Musical Genres, Alaska Seas, Instagram, More: Wednesday Afternoon Buzz, October 4, 2017


New-to-Me, from Kottke: Audio samples of 1500+ musical genres. “Warning: you might lose an entire hour to this… Every Noise at Once is a one-page map of playable audio samples for more than 1500 musical genres, from deep tech house to Finnish metal to smooth jazz to geek folk to klezmer to deep opera.”

KNOM: Ecological Atlas of Beaufort, Bering, and Chukchi Seas Conveys Years’ Worth of Data. “THROUGH COLLABORATION WITH VARIOUS DATA-GATHERING AGENCIES, nonprofit organization Audubon Alaska has released a free, publicly accessible atlas of the Beaufort, Bering, and Chukchi Seas.”


Instagram: Introducing Polls in Instagram Stories. “Today we’re introducing an interactive poll sticker in Instagram Stories that lets you ask a question and see results from your friends and followers as they vote. Whether you’re trying to plan tomorrow’s outfit, choosing which class to take or figuring out where to go for dinner, now it’s easy to share a two-option poll right in your story. After you’ve taken a photo or video for your story, select the ‘poll’ sticker and place it anywhere you’d like — you can write out your own question and even customize the poll choices.”


Digital Trends: Learn How To Convert A PDF Into An Excel Document, With These Easy Options. “Just because your co-worker sent you a PDF file instead of the Excel document you wanted, doesn’t mean you have to stick with it. In this guide, we’ll teach you how to convert a PDF into an Excel document in a few quick and easy steps. We’ll even teach you a few different ways to do it.”


Wired: Selfie Factories: The Rise Of The Made-for-Instagram Museum. “WHEN THE MUSEUM of Ice Cream opened in New York in 2016, it was more a temporary curiosity than a rival to, say, the Whitney Museum of American Art, which stood just across the street. The walls were painted a soft shade of millennial pink. In one room, ice cream cones hung like pendant lights. There was a giant ice cream sandwich swing. And a sprinkle pool. Even the museum’s co-founders, Maryellis Bunn and Manish Vora, often wore some shade of bubblegum pink around the museum as if they, too, were on display. One year and three cities later, the Museum of Ice Cream has graduated to cult status on Instagram.”

CBC: Tech-savvy investigators are ready to put algorithms under the microscope — if companies let them. “Decades before you could buy a plane ticket on your phone, there were computerized reservation systems (CRS). These were rudimentary information systems used by travel agents to book customers’ flights. And they had one devious flaw.”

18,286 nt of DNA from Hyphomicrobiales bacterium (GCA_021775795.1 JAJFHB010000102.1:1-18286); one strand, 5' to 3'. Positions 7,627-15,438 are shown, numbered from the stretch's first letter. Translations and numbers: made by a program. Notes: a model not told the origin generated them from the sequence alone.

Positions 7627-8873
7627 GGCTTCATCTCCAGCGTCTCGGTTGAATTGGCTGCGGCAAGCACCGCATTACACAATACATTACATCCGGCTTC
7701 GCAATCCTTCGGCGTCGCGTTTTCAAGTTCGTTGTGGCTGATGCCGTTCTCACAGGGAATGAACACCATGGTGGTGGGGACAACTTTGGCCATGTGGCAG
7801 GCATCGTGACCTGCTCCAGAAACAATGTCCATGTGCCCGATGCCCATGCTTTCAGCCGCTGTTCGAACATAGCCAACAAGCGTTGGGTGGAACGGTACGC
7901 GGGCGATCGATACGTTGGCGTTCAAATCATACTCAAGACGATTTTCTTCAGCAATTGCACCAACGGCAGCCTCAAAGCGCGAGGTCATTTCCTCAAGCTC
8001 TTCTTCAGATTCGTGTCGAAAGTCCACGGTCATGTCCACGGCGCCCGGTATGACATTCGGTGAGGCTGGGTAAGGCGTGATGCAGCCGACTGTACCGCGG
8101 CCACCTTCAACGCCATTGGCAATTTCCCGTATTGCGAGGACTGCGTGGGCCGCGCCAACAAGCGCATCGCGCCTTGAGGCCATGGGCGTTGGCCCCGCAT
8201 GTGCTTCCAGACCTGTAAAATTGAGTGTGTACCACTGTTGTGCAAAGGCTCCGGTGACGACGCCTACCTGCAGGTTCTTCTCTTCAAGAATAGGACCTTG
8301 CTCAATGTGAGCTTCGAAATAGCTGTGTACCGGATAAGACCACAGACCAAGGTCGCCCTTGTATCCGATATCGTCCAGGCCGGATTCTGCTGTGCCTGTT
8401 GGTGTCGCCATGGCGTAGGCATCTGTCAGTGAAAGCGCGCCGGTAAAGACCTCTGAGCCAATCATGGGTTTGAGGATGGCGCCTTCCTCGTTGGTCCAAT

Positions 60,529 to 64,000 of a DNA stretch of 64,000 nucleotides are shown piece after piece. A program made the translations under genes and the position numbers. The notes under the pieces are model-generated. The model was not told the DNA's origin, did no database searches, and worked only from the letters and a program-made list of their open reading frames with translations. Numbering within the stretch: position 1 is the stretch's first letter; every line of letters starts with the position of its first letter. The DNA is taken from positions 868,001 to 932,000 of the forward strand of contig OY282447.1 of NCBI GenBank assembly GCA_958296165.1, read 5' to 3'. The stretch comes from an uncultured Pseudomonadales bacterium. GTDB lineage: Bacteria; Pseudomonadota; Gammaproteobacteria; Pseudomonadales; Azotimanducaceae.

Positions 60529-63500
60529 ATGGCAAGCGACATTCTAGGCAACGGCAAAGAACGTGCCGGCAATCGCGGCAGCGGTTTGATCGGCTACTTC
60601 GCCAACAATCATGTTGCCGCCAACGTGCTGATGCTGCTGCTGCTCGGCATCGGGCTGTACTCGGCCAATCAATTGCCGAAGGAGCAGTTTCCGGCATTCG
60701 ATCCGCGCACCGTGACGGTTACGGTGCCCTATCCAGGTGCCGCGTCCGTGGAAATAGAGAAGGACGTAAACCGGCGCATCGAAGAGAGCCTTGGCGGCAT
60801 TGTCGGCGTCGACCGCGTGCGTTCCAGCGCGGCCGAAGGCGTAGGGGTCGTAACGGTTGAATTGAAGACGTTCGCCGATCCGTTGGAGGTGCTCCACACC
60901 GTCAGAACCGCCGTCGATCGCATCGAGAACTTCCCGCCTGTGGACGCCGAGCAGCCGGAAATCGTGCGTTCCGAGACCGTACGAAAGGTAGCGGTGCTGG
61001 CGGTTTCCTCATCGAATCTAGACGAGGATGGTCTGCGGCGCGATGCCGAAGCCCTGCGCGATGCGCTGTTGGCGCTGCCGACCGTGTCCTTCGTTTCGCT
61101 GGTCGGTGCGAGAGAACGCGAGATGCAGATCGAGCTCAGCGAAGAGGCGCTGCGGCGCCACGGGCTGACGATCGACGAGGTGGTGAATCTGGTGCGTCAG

TechCrunch: Hands-on with Snapchat’s mediocre, crashy AR art. “After trekking out to the middle of Central Park to see Snapchat’s newest AR feature, I can solidly say that the best part of the experience was getting to spend some time outside during a beautiful fall day. Yeah, it was that lame.”


Cylance: Turn Off Bluetooth: BlueBorne ZeroDays Disclosed. “Last month, I wrote about Broadpwn. Broadpwn is an exploit which can be used to take over many smartphones and tablets, iPhones and Android devices alike. It targets Broadcom Wifi chipsets, which are used in mobile devices from a variety of OEMs including Apple and Samsung. The bright side is that it’s simply a vulnerability that was found by a security researcher, and updating to the latest versions of iOS and Android patches the vulnerability. That’s not the case for this Bluetooth exploit, however. Armis Labs discovered eight zero day vulnerabilities. That’s right – BlueBorne is a collection of vulnerabilities, many with patches that are still being developed.”

USA Today: Personal info on nearly 1,200 NFL players and agents exposed in NFLPA database leak. “Colin Kaepernick was among 1,133 players and agents whose personal information was exposed due to a misconfigured online database operated by the NFL Players Association, according to an internet security company.”

Wall Street Journal: SEC Weighs How to Protect Vast Trading Database From Hackers. “U.S. regulators, already grappling with defending their systems against hackers, are taking a fresh look at how to protect a vast database of stock-market trades that promises to be an even bigger target of cyberthieves. The Consolidated Audit Trail, which is scheduled to begin receiving data in November, would keep track of every trade and order in U.S. stock and option markets. Securities and Exchange Commission Chairman Jay Clayton is assessing the type of information reported to the CAT, according to testimony prepared for a House hearing on Wednesday.” Good afternoon, Internet…

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